are amongst the best I've ever seen on GOATD: thoughtful, cogent, and comprehensive. For anyone thinking of taking advantage of today's Snowfox offer, Mike & Doug's work is essential reading -- actually, for anyone struggling to get to grips with even the basics of video technology, whether they are planning on DLing today's giveaway or not.

No point in me adding anything to their posts except to say that -- as picked up on by Doug -- Snowfox may actually be missing a trick here. That's because the Panasonic Lumix is an outstanding camera (I've got three of 'em wouldn't be without 'em) but an absolute sod when it comes to post-process work with its seemingly proprietary "Lite" version of AVCHD.

There must be hundreds of thousands of delighted Panny Lumix owners around the world, of which a fair few will already have yelled in frustration because of Panasonic's blasted "Lite". I certainly have.

Running Snowfox today though, I find it handles my Lumix video output without a hitch -- inexplicably easier and inexplicably better than several other apps I've used in the past.

Because I only run Panasonic, I'm unable to try a comparative test in the way Doug has with his Canon. But on the basis of my experience alone, I'd say that if you're a Panny user whose camera version shoots AVCHD Lite then grab today's giveaway with both hands. (Which is why I think Snowfox ought to do itself a favour and make more of the fact that its software is just what a Panasonic owner may've been waiting for. . .)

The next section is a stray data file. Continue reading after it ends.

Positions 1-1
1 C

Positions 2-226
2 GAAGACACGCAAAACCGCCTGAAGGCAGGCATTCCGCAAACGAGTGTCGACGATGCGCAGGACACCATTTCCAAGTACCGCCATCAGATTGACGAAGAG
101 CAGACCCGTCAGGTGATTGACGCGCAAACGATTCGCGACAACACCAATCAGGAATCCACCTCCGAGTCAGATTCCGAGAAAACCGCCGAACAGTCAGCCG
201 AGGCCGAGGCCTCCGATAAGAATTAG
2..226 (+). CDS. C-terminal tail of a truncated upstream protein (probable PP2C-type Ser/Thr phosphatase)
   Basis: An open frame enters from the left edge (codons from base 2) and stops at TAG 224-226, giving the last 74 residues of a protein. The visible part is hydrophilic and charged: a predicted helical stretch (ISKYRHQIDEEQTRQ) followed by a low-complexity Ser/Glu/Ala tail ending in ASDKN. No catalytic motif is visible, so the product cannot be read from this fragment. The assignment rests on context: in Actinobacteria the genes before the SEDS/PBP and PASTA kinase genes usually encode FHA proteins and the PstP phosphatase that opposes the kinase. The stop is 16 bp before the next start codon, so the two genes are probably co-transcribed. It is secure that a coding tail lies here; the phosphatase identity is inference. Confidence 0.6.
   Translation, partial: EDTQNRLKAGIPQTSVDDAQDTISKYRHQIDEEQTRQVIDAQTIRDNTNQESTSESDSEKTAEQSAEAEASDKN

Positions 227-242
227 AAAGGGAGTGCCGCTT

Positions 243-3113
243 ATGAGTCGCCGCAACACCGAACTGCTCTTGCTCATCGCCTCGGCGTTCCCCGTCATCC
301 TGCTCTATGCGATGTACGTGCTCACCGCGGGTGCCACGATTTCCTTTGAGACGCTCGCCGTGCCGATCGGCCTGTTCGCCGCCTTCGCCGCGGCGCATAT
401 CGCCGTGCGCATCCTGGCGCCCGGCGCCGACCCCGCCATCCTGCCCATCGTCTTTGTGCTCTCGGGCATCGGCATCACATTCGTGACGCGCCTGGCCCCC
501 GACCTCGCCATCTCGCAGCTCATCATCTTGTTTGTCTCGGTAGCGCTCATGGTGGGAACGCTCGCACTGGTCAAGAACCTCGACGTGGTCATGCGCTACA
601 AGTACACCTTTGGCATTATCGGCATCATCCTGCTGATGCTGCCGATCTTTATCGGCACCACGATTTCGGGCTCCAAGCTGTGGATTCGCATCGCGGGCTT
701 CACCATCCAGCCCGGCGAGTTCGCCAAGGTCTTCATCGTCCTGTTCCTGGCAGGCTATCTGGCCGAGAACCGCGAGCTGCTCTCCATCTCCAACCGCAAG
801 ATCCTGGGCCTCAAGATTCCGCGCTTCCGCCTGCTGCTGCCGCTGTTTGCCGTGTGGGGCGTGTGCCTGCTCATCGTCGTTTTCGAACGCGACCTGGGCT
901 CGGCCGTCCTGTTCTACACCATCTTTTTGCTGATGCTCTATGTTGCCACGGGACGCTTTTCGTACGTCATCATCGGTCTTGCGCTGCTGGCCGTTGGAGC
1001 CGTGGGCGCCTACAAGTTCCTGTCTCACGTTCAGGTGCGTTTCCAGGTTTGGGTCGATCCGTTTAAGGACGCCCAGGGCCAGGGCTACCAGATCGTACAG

Many thanks again, then, to Doug and Mike, and also to Snowfox and GAOTD.

PS: As for those who've moaned on here about editing as distinct from converting, aw, c'mon guys, do wake up at the back of the class: are you really saying you've never heard of the freeware FormatFactory or the free version of iWiSoft Video Converter????

Reply   |   Comment by MikeR  –  13 years ago  –  Did you find this comment useful? yes | no (+6)

Installed and registered and ran fine (but slowly) on XP SP 3. i7 quad core PC

I loaded MTS HD video files from a Canon Vixia HF R100 videocam ... such files do convert fine to AVI or WMV in Sony Vegas and I wondered if this program could do it faster. It's not faster.

It did convert them ... SLOWLY ... taking five minutes to convert a 90 second video clip, not using more than one or two of the four cores of the i7 CPU and the output files played fine, looked reasonable, and sounded fine but the sound and video were totally out of synch. The clip is 1:16 long and the sound track comes through fine at 1:16 but the video is in slow motion and runs to 2:17. This stays the same even when selecting different frame rates.

Selecting "A-V Sync Correction Mode (for some low-quality sources)" slows down the conversion but does not correct synchronization.